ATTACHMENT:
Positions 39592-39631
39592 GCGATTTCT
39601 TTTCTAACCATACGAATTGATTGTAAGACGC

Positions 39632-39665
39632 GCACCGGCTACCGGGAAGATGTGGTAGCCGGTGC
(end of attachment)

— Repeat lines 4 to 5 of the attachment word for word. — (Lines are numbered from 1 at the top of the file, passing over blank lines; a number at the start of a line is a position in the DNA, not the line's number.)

Positions 39632-39665
39632 GCACCGGCTACCGGGAAGATGTGGTAGCCGGTGC